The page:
Horton Poor Farm Cemetery

Tenants of the Horton Poor Farm would have included the impoverished, widows, orphans, the elderly and those who would have had difficulties with daily living.  The exact date of the original construction of the poor farm is currently unknown.  The first official reports concerning the Horton Poor Farm date back to 1887.

Dr. A.C. Page who in 1891, was inspecting the municipal poor houses had this to say about the Horton Poor Farm in his report to the Nova Scotia House of Assembly:

Visited September 15th and 16th (1891) the townships – Horton, Cornwallis and Aylesford.  The Horton Farm is very prettily situated in Greenwich, and is a very suitable one, but the house is old and not well adapted to the purpose, being too small and having poor sleeping conditions.

There are twenty-two inmates, seven of whom are children. The bedsteads are poor, rickety, wooden contrivances, not fit for the purposes for which they are used, but on the other hand well calculated for the breeding of vermin.

The house is kept as clean as possible under the circumstances and the inmates are well fed and clothed.  The milk, butter and vegetables are abundant and are well supplemented by an ample supply of fruit – all raised on the place.  They have no sickness nor any regular visits by a doctor.  No bathroom. No bathing. No enclosed grounds. No pains to keep the sexes separate. The theological students from Wolfville minister to their spiritual wants every Sabbath — a service which seems highly appreciated.

On June 17, 1893, the house building was destroyed by fire.  A few months later on September 9, 1893 visit, Dr. A.C. Page had this to say:

I visited the Horton poor in a temporary residence — an old farm house near their late home, which was destroyed by fire on the 17th of June last. The fire was caused by an idiotic inmate, and involved no loss of human life.

Also, years later, an account by a resident of the poor farm at the time of construction of the new house said that the inmates were housed in the basement of the adjacent barn, under very difficult and unsatisfactory conditions.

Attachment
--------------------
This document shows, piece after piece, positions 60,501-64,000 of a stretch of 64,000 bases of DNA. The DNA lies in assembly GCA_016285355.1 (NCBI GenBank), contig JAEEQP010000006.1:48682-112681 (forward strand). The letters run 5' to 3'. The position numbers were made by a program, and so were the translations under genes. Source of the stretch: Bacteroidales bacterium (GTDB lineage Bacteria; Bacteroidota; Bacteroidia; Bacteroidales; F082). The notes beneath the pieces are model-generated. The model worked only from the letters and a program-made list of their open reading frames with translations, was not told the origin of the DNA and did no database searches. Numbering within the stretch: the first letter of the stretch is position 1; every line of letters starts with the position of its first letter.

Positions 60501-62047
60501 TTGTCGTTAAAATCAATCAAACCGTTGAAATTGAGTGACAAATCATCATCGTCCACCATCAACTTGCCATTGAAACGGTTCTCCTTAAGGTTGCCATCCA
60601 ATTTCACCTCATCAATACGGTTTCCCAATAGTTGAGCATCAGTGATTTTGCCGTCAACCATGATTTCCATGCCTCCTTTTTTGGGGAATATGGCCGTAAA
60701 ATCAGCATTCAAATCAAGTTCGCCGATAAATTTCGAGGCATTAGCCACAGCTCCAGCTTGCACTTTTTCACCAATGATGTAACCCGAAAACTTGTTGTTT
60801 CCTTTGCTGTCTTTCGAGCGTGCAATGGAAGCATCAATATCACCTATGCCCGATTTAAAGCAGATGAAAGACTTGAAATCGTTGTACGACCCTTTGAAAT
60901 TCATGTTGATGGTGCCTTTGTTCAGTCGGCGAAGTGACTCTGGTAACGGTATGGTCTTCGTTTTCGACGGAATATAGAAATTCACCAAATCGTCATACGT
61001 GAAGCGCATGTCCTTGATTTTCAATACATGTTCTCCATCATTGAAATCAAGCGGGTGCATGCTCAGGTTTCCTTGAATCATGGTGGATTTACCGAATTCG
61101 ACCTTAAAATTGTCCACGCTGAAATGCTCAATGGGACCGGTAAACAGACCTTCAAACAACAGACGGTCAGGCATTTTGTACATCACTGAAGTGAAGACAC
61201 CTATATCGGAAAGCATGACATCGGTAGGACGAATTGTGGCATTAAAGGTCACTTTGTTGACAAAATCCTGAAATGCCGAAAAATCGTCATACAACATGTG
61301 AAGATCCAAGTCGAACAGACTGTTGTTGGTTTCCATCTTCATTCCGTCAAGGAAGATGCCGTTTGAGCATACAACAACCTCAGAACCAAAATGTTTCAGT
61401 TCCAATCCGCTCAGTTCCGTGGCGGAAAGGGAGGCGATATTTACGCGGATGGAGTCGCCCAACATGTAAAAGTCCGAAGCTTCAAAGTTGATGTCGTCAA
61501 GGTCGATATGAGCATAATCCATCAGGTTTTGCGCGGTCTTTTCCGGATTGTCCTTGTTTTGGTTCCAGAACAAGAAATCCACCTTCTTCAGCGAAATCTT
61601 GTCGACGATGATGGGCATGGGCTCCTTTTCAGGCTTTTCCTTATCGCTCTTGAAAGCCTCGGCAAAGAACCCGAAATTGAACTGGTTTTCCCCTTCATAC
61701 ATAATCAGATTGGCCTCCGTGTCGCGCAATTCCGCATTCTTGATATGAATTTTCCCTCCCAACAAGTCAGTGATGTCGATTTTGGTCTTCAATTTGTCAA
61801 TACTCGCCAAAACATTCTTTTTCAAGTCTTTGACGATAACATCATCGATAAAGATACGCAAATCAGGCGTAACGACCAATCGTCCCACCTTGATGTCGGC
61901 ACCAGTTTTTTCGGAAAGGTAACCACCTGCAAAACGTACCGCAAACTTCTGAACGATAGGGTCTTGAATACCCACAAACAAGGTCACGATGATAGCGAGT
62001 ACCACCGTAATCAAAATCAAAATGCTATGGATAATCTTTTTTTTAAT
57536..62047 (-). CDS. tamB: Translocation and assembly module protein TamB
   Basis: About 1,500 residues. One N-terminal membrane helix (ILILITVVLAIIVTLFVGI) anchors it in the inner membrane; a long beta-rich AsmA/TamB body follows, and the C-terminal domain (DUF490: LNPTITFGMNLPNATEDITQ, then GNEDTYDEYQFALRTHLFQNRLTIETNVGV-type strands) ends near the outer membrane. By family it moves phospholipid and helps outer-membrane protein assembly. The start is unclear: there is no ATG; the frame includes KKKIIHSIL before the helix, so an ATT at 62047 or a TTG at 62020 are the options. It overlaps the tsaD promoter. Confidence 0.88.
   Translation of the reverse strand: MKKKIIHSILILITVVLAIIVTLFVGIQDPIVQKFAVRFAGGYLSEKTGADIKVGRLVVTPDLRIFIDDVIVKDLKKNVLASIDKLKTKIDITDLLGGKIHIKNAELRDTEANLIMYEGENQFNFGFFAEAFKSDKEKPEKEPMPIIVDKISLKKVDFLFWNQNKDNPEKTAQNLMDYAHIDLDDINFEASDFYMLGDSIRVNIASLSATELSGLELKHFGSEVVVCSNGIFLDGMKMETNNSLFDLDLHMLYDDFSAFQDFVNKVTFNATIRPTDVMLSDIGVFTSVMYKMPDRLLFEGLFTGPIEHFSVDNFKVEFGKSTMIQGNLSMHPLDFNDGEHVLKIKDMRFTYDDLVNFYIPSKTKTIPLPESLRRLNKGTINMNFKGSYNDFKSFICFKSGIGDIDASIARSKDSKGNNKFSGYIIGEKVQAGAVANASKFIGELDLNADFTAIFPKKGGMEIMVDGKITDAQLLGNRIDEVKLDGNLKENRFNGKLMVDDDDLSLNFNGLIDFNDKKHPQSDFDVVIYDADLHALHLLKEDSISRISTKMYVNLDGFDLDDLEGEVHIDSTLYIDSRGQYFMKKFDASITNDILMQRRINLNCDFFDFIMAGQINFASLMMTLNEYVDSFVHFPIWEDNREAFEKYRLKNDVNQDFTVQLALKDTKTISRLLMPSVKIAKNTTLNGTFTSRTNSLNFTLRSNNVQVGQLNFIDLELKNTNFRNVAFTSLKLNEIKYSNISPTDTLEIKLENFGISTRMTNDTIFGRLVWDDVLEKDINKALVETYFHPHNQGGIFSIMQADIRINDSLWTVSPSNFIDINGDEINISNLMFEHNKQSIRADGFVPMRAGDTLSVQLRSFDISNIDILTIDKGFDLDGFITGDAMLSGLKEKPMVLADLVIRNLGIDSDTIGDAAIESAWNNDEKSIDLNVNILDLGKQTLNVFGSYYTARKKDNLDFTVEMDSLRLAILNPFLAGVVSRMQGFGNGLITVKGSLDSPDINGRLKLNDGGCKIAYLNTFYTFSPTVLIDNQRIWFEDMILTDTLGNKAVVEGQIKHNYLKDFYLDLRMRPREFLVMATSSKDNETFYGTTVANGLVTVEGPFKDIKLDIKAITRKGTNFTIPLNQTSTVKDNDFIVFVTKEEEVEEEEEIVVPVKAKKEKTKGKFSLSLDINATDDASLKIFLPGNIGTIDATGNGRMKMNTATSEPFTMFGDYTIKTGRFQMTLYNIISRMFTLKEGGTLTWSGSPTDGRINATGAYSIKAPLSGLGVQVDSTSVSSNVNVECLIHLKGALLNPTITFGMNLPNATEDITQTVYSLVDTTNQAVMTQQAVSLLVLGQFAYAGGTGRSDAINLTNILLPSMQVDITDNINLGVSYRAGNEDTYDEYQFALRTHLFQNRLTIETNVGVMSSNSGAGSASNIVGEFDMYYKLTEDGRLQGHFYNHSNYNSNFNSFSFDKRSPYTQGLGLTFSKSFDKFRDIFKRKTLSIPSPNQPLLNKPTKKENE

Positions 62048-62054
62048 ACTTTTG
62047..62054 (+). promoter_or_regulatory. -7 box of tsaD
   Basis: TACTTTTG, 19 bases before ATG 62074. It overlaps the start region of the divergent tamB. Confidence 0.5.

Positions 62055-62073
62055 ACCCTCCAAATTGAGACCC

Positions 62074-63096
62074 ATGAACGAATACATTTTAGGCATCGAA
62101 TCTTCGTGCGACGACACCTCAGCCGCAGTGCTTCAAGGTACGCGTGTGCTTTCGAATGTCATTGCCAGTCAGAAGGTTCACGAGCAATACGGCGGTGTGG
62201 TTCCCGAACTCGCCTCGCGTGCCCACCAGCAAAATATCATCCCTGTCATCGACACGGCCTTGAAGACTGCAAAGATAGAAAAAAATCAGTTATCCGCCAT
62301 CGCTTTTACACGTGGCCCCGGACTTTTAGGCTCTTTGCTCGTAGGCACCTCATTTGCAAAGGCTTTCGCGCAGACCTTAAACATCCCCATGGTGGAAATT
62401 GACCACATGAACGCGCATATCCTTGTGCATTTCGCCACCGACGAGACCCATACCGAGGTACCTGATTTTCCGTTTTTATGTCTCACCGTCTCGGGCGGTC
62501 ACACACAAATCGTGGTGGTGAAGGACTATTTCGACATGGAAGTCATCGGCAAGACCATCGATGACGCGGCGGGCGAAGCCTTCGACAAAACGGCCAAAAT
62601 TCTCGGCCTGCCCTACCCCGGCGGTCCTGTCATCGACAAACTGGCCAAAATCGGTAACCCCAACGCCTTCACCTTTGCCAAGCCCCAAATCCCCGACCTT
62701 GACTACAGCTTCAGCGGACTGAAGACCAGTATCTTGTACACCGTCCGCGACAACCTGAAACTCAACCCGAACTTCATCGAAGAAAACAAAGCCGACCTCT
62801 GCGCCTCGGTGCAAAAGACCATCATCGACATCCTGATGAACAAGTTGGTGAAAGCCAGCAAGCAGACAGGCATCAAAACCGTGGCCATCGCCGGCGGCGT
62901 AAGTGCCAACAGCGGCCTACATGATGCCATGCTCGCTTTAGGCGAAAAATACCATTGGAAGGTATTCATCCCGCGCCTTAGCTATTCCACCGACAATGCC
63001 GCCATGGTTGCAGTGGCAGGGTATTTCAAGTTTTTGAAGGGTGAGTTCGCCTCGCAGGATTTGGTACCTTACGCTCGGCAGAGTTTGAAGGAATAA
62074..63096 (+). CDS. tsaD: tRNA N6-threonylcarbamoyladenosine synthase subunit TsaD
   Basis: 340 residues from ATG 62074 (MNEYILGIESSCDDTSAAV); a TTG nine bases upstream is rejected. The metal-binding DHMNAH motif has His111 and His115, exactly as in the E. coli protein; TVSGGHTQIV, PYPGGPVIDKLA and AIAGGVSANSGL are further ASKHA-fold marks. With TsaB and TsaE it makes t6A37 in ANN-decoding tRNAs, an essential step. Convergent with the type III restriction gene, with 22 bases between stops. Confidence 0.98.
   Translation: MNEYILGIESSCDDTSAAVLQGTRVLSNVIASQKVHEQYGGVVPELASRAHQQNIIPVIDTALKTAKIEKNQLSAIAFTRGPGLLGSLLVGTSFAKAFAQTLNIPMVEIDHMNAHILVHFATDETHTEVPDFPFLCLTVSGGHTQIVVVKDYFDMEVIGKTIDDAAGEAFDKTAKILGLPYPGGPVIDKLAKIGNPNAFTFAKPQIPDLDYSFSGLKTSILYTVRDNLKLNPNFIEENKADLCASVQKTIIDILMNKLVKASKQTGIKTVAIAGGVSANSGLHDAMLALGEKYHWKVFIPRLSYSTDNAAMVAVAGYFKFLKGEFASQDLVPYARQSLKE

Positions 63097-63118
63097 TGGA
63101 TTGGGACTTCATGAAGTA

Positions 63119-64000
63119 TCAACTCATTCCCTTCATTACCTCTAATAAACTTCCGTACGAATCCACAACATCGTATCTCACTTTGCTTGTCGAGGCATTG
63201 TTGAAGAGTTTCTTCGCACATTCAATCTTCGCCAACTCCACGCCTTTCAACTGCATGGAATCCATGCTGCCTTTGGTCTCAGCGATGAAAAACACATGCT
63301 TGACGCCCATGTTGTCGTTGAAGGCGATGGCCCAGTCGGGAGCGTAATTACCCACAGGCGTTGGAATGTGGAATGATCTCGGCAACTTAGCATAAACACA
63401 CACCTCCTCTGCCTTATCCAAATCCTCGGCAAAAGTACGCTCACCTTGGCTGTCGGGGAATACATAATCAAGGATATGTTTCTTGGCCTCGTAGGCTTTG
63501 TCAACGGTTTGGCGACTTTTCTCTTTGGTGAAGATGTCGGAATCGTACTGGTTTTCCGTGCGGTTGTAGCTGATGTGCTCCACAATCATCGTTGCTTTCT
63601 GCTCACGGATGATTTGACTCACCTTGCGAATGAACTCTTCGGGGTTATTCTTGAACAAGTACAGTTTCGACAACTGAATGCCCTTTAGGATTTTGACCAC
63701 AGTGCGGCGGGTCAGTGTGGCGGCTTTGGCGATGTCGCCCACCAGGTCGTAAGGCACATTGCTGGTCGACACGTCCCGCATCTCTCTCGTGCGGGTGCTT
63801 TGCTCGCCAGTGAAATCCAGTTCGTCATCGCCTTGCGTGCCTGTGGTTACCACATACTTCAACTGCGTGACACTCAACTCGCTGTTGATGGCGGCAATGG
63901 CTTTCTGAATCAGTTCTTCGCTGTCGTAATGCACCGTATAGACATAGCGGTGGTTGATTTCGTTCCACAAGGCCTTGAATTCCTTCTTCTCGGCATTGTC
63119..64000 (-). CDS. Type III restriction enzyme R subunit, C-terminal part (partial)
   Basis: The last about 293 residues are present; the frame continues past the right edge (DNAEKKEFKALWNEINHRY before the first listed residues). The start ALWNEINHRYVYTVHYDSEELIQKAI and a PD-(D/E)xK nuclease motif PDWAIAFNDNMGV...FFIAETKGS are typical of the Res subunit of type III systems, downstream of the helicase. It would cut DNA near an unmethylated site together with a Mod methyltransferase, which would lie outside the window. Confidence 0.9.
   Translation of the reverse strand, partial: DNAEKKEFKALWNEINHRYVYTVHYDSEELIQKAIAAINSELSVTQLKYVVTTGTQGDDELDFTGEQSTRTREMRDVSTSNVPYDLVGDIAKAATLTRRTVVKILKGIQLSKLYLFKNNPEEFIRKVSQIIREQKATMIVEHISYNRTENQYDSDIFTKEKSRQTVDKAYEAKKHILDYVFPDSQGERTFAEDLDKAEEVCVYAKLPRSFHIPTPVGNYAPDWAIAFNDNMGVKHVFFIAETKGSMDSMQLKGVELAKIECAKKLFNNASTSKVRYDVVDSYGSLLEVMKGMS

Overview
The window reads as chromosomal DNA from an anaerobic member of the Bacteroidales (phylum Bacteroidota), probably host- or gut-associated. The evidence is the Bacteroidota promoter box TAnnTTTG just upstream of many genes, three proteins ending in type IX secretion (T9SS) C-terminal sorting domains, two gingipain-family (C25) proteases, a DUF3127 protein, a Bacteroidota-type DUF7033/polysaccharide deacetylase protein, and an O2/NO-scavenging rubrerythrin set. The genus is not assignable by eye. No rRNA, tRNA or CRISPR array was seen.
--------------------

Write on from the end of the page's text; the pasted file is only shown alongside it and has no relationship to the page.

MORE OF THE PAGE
Newt Bishop of Highbury was contracted to build the new house, and by the summer of 1884 it was completed and the inmates had moved in.  Medical Officer E.D. Bowles M.D. visited the Horton Poor Farm on July 3, 1884 and reported the following on the new house:

The building burnt in June last year has been replaced by a fine looking two and a half story structure, 33×60, with an excellent cellar under the whole, where the furnaces are for heating are in position.  The building is  a handsome and substantial one, planned with an idea to convenience and economy of space.  One peculiar feature of it is a room fitted up expressly for religious services, comfortable supplied with chairs and ornamented with growing plants and flowers.   The services are conducted by students from Acadia.

The new house
It wasn’t until 1914 that the Horton Poor Farm had running water.  Obtained by a twenty five year lease from Charles Pudsey, they installed pipes and a ditch from a spring though his land to the Post Road.

As early as 1884 there had been talks of combining the poor farms of Horton, Aylesford and Cornwallis townships for the ease of operation.  This eventually did happen in 1922 with the opening of the County Poor Farm in Waterville.  With this, the Horton Poor Farm ceased operation and was sold.  Over the years the cemetery plot became separated from the poor farm plot and eventually became property of the adjacent railway property.

The cemetery for the Horton Poor Farm, located on the north side of the former rail bed, now a county multi use trail, sits on a bluff overlooking the Cornwallis River.  Bodies of the deceased would have been brought to the cemetery by horse and wagon or by sled if it was snow covered.  In the years following the closure of the Horton Poor Farm, the cemetery fell into a state of neglect, with trees and the fence fallen down. In the 1960s, Councillor Gordon Woodman had new corner posts installed to mark the boundaries.  It wasn’t until the early 2000s that the newly formed Burial Grounds Care Society got to work researching and obtaining assistance from the County of Kings, Lafarge Canada and the Windsor and Hantsport Railway Company. A walking trail was cut into the woods and Lafarge put gravel down on the old wagon road leading across the tracks to the cemetery.  With assistance from the County, a new post and chain fence was erected and a large stone at the entrance marking the cemetery.


On Saturday June 5, 2004, a re-dedication ceremony was held for the Horton Poor Farm cemetery by the Reverend Donald C. MacPherson with members of the Burial Grounds Care Society, municipal government, local residents and the newspaper in attendance.

Work continues at the Horton Poor Farm cemetery to this day, with work parties to maintain and keep the site clean. In the summer of 2016,  a park bench was installed just outside of the entrance for use of visitors of the cemetery or users of the nearby trails.




The History of Greenwich by Edythe Quinn

Burial Grounds Care Society files.


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